(This article belongs to the Special Issue Advances in Understanding Spontaneously Occurring Melanoma in Animals)
Show Figures

Figure 1

Review
Feline Uveal Melanoma Review: Our Current Understanding and Recent Research Advances
Vet. Sci. 2022, 9(2), 46; https://doi.org/10.3390/vetsci9020046 - 26 Jan 2022
Viewed by 3606
Abstract
Melanocytic neoplasia is the most common form of ocular tumour in cats, accounting for 67% of cases in an analysis of 2614 cases of primary ocular neoplasia. Feline diffuse iris melanoma (FDIM) is by far the most common form of ocular melanocytic neoplasia, [...] Read more.
Melanocytic neoplasia is the most common form of ocular tumour in cats, accounting for 67% of cases in an analysis of 2614 cases of primary ocular neoplasia. Feline diffuse iris melanoma (FDIM) is by far the most common form of ocular melanocytic neoplasia, with limbal melanomas and atypical melanoma (melanoma affecting the choroid or ciliary body) infrequently recognised. Early lesions begin as flat areas of pigmentation of the iris, known as iris melanosis. This melanosis is a precursor lesion that can become FDIM when pigmented cells infiltrate the anterior iris stroma, commonly alongside a transition in cell morphology. The differentiation between FDIM and benign iris melanosis is only recognisable though histologic examination, with no in vivo means of identifying the malignant transformation. The behaviour of FDIM is variable and difficult to predict. Some FDIM lesions have a more benign progression and can slowly grow or remain static for years without affecting the ocular or systemic health of the individual, whilst other tumours behave aggressively, invading the ocular structures and significantly affecting the life expectancy of cats through metastatic disease. This makes management and timely enucleation of these cases challenging in practice. This article aims to review our current knowledge of FDIM. Full article
(This article belongs to the Special Issue Advances in Understanding Spontaneously Occurring Melanoma in Animals)
Show Figures

Figure 1

Review
A Comparative View on Molecular Alterations and Potential Therapeutic Strategies for Canine Oral Melanoma
Vet. Sci. 2021, 8(11), 286; https://doi.org/10.3390/vetsci8110286 - 22 Nov 2021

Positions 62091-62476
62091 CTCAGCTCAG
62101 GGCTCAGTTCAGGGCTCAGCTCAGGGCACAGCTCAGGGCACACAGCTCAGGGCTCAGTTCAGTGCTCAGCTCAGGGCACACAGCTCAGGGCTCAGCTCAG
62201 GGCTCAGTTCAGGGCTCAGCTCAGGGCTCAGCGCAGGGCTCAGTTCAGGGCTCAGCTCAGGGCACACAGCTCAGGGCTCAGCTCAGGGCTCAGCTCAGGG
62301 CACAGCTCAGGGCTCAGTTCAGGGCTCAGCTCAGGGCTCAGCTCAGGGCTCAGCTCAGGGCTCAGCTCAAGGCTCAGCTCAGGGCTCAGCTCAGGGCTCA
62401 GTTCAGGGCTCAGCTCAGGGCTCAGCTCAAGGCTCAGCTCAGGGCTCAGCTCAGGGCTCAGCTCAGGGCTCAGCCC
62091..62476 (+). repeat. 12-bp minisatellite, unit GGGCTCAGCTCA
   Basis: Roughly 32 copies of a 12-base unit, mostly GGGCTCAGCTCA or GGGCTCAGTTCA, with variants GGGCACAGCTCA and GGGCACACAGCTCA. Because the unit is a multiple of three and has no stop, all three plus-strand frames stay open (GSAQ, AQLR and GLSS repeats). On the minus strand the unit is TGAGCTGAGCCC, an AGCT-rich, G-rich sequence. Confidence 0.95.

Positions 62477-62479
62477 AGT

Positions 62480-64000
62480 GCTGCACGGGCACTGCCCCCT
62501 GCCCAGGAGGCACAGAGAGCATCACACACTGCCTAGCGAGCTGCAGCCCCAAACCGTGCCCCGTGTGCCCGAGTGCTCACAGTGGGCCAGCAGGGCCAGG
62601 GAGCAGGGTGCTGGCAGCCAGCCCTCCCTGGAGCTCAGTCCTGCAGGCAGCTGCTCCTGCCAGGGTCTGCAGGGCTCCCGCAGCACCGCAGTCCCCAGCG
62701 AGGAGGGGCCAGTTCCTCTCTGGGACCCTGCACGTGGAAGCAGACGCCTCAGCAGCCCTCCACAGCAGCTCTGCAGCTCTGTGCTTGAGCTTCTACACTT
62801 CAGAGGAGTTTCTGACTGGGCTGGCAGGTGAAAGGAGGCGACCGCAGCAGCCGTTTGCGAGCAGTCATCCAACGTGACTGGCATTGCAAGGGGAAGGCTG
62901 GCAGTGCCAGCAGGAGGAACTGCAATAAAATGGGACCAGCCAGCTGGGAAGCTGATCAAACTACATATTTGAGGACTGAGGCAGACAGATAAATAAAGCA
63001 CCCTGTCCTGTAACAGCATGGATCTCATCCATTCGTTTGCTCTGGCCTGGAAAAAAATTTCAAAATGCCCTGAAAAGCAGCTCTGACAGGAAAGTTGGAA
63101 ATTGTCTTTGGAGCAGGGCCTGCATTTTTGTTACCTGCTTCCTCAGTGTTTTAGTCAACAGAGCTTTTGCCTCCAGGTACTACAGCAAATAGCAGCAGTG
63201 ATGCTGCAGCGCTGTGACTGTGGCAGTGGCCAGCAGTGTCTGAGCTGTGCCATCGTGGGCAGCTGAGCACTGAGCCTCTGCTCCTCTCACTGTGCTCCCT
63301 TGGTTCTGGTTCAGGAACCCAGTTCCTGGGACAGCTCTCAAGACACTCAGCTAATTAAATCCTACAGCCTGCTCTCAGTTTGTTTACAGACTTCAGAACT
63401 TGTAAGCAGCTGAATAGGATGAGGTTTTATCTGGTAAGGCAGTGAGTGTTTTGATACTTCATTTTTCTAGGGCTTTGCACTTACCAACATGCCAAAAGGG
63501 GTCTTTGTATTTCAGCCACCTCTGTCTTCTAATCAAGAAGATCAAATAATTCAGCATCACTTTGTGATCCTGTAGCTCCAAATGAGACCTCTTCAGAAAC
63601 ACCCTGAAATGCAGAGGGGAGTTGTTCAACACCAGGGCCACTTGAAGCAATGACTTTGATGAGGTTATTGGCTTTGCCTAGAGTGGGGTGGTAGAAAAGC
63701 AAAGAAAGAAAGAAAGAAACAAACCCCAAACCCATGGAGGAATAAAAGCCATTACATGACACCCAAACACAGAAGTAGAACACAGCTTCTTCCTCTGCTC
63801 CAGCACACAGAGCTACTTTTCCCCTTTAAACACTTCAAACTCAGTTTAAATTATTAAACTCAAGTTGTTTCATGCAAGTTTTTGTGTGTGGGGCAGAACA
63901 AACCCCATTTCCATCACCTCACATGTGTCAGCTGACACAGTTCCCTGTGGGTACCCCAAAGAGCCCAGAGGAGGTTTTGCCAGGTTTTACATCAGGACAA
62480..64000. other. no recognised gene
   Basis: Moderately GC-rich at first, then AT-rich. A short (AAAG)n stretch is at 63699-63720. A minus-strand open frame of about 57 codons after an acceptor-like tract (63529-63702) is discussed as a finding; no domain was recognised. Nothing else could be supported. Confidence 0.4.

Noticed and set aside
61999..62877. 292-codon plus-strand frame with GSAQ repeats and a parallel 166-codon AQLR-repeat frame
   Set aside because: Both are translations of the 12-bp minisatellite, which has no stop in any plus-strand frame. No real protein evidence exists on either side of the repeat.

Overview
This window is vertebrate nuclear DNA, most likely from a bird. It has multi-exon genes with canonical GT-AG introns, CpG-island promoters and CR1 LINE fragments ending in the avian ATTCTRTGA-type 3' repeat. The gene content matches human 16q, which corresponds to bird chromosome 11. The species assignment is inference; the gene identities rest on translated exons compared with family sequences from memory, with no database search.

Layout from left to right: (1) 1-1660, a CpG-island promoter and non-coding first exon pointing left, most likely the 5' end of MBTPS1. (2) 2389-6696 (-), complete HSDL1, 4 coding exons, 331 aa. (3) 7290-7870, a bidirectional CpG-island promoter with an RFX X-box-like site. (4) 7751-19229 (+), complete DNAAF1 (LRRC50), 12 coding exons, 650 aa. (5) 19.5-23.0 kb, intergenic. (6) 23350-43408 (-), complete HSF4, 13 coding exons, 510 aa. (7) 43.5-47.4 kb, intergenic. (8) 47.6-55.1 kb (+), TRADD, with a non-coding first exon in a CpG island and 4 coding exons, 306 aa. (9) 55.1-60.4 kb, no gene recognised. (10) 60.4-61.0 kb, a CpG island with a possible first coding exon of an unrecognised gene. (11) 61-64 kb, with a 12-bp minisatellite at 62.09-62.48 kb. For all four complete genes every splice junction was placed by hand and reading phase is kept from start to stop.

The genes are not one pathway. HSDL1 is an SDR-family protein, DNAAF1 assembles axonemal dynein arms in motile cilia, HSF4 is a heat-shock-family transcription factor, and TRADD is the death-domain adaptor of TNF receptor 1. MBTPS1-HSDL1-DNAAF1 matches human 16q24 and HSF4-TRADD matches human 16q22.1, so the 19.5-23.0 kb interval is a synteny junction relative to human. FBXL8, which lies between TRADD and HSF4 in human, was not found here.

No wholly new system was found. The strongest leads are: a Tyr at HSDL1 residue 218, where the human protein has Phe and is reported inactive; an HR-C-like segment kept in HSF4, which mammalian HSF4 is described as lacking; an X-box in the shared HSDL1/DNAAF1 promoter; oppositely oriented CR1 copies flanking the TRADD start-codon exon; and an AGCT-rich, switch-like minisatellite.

Cited by 1 | Viewed by 1670
Abstract
Canine oral melanoma (COM) is a highly aggressive tumour associated with poor prognosis due to metastasis and resistance to conventional anti-cancer therapies. As with human mucosal melanoma, the mutational landscape is predominated by copy number aberrations and chromosomal structural variants, but differences in [...] Read more.
Canine oral melanoma (COM) is a highly aggressive tumour associated with poor prognosis due to metastasis and resistance to conventional anti-cancer therapies. As with human mucosal melanoma, the mutational landscape is predominated by copy number aberrations and chromosomal structural variants, but differences in study cohorts and/or tumour heterogeneity can lead to discordant results regarding the nature of specific genes affected. This review discusses somatic molecular alterations in COM that result from single nucleotide variations, copy number changes, chromosomal rearrangements, and/or dysregulation of small non-coding RNAs. A cross-species comparison highlights notable recurrent aberrations, and functionally grouping dysregulated proteins reveals unifying biological pathways that may be critical for oncogenesis and metastasis. Finally, potential therapeutic strategies are considered to target these pathways in canine patients, and the benefits of collaboration between science, medical, and veterinary communities are emphasised. Full article
(This article belongs to the Special Issue Advances in Understanding Spontaneously Occurring Melanoma in Animals)
Show Figures

Figure 1

Review
Comparative Review of Malignant Melanoma and Histologically Well-Differentiated Melanocytic Neoplasm in the Oral Cavity of Dogs
Vet. Sci. 2021, 8(11), 261; https://doi.org/10.3390/vetsci8110261 - 02 Nov 2021
Cited by 1 | Viewed by 2145
Abstract
Oral malignant melanoma (OMM) is the most common neoplasm of the canine oral cavity. It is characterized by its aggressive local disease as well as its high rate of lymphatic invasion and distant metastasis. OMM carries a poor prognosis, with most patients succumbing [...] Read more.